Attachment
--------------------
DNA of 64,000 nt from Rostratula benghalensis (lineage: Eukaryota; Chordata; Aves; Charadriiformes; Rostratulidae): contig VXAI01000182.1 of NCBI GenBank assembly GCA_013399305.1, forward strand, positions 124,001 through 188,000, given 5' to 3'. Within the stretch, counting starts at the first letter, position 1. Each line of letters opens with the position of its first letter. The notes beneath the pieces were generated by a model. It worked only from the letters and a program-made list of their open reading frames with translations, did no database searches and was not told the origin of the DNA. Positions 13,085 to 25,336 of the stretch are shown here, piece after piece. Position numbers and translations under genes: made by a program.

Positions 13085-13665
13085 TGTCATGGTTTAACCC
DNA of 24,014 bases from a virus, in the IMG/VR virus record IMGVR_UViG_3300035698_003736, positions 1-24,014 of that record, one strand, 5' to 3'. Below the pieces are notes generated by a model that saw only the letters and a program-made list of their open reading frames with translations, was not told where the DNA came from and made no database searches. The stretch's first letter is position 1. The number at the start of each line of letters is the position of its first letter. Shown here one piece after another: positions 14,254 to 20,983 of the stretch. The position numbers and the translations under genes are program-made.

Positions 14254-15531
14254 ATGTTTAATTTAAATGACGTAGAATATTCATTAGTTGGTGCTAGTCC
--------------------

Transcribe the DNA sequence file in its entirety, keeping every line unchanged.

DNA of 64,000 nt from Rostratula benghalensis (lineage: Eukaryota; Chordata; Aves; Charadriiformes; Rostratulidae): contig VXAI01000182.1 of NCBI GenBank assembly GCA_013399305.1, forward strand, positions 124,001 through 188,000, given 5' to 3'. Within the stretch, counting starts at the first letter, position 1. Each line of letters opens with the position of its first letter. The notes beneath the pieces were generated by a model. It worked only from the letters and a program-made list of their open reading frames with translations, did no database searches and was not told the origin of the DNA. Positions 13,085 to 25,336 of the stretch are shown here, piece after piece. Position numbers and translations under genes: made by a program.

Positions 13085-13665
13085 TGTCATGGTTTAACCC
DNA of 24,014 bases from a virus, in the IMG/VR virus record IMGVR_UViG_3300035698_003736, positions 1-24,014 of that record, one strand, 5' to 3'. Below the pieces are notes generated by a model that saw only the letters and a program-made list of their open reading frames with translations, was not told where the DNA came from and made no database searches. The stretch's first letter is position 1. The number at the start of each line of letters is the position of its first letter. Shown here one piece after another: positions 14,254 to 20,983 of the stretch. The position numbers and the translations under genes are program-made.

Positions 14254-15531
14254 ATGTTTAATTTAAATGACGTAGAATATTCATTAGTTGGTGCTAGTCC